HIV-positive infants are at high risk for acquiring congenital cytomegalovirus infection
Infants born to HIV-positive mothers had high rates of congenital cytomegalovirus, or CMV. Infants who also were infected before birth by the virus that causes AIDS were especially prone to CMV infection.
The researchers found that 23 percent of the infants who became infected with HIV during the mother's pregnancy also were infected with CMV; 18 percent who were infected with HIV either during pregnancy or birth acquired congenital CMV; and 4.9 percent who were exposed to HIV but remained uninfected with that virus also acquired congenital CMV.
Overall, HIV-infected infants were four times as likely to have acquired congenital cytomegalovirus infection compared to infants who were exposed to, but remained uninfected with, HIV. HIV-positive infants who were infected during the mothers' pregnancy had a sixfold or greater chance of also acquiring congenital CMV.
Cytomegalovirus infects people of all ages. People with healthy immune systems usually do not exhibit symptoms, which include fever, sore throat, fatigue, swollen glands and, in those with weakened immune systems, more serious symptoms in the eyes, lungs, liver, esophagus and intestines. But it is also an often under-recognized cause of infant disease and illness, particularly hearing loss and developmental delay. While it is known that congenital CMV infection rates may be higher in HIV-exposed and HIV-infected infants compared to the general population, less is known about comparative risks of their acquiring congenital CMV. Few studies have explored these relationships between HIV and cytomegalovirus in low- and middle-income countries, where rates of CMV and congenital CMV are believed to be higher.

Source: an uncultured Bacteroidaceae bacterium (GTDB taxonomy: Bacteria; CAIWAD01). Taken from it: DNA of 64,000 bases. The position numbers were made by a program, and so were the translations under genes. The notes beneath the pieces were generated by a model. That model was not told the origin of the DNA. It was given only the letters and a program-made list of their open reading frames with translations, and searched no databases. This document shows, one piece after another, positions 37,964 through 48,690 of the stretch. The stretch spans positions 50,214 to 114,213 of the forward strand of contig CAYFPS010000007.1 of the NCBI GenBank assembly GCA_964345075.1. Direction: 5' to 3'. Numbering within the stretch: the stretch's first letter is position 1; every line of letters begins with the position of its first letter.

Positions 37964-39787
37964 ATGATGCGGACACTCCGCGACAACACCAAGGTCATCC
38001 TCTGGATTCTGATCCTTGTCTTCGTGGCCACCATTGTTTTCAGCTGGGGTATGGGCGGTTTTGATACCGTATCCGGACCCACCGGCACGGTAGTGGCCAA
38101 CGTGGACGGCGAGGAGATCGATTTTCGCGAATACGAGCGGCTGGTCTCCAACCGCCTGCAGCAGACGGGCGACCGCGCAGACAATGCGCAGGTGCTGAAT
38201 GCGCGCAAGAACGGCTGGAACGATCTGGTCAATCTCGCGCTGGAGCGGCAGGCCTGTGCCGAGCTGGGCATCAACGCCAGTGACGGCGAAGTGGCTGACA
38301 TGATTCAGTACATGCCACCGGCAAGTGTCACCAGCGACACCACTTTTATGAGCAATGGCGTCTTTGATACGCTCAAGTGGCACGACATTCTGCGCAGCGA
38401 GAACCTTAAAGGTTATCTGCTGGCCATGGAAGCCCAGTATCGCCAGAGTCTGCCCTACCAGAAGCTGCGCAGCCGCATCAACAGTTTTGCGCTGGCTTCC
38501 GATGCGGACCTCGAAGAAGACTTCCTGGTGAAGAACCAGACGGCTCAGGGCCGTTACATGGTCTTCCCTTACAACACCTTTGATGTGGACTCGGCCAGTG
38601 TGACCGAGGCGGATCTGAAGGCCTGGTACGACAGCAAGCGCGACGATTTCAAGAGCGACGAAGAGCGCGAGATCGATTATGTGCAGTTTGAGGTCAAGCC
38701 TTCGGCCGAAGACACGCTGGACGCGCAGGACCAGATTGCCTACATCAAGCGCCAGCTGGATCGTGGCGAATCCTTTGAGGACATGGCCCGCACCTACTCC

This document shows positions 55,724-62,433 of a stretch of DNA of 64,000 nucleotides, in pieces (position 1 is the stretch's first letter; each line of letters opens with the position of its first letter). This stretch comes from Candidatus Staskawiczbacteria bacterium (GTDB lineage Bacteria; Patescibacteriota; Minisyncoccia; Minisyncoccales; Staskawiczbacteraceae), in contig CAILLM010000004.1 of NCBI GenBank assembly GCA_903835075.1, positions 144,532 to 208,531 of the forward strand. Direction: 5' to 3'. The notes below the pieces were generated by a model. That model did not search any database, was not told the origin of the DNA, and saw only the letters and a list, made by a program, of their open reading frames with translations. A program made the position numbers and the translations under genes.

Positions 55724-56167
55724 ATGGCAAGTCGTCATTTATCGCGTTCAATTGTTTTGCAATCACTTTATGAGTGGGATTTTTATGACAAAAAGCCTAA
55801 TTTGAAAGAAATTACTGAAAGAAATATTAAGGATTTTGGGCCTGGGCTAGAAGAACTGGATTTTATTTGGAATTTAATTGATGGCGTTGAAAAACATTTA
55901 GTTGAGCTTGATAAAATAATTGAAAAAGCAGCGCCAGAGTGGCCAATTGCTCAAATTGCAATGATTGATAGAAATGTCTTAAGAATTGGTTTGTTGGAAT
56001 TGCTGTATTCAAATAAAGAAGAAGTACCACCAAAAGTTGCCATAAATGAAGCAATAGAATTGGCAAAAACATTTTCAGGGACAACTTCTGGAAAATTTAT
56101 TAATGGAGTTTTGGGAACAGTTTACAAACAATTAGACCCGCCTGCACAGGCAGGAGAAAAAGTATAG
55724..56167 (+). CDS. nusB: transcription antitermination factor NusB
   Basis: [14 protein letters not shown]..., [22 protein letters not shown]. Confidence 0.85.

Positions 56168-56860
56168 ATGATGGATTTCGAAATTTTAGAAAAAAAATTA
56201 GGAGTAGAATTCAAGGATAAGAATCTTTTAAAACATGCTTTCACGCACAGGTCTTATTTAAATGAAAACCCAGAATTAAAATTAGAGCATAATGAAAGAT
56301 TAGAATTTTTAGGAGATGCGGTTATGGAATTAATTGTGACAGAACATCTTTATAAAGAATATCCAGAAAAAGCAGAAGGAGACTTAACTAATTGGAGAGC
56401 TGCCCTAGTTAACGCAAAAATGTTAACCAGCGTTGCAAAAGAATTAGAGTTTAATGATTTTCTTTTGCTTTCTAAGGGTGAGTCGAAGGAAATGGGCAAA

The researchers analyzed data from the National Institute of Child Health and Human Development HIV Prevention Trials Network 040 Trial, which evaluated three infant antiretroviral treatments in women, who were primarily from Brazil and South Africa. The team conducted laboratory tests on 992 urine specimens that were collected at birth from HIV-exposed and HIV-infected infants. Data was then analyzed with infant cytomegalovirus results with respect to other details on maternal and infant HIV status and other circumstances that could pose a risk.
The researchers did not evaluate congenital cytomegalovirus rates in the general population because the study was restricted to mother-infant pairs previously enrolled in the National Institute of Child Health and Human Development HIV Prevention Trials Network 040 parent study. In addition, women in the parent study were only diagnosed with HIV infection at the time of labor and delivery, so these results are not applicable to HIV-infected pregnant women who are on antiretroviral treatment during pregnancy. Also, data on perinatal/postnatal cytomegalovirus infection and symptomatic congenital infection was not collected and was beyond the scope of this study.
The study highlights the importance of screening for congenital cytomegalovirus infection as part of routine care for HIV-exposed infants. This is especially important for infants born to women who are at highest risk of transmitting HIV to their infants—that is, those who are not on antiretrovirals during pregnancy. Screening for congenital cytomegalovirus is important because it can be easily missed, as many infants do not exhibit symptoms at birth and CMV can lead to conditions such as hearing loss and developmental delay.
The study is published in the Pediatric Infectious Disease Journal.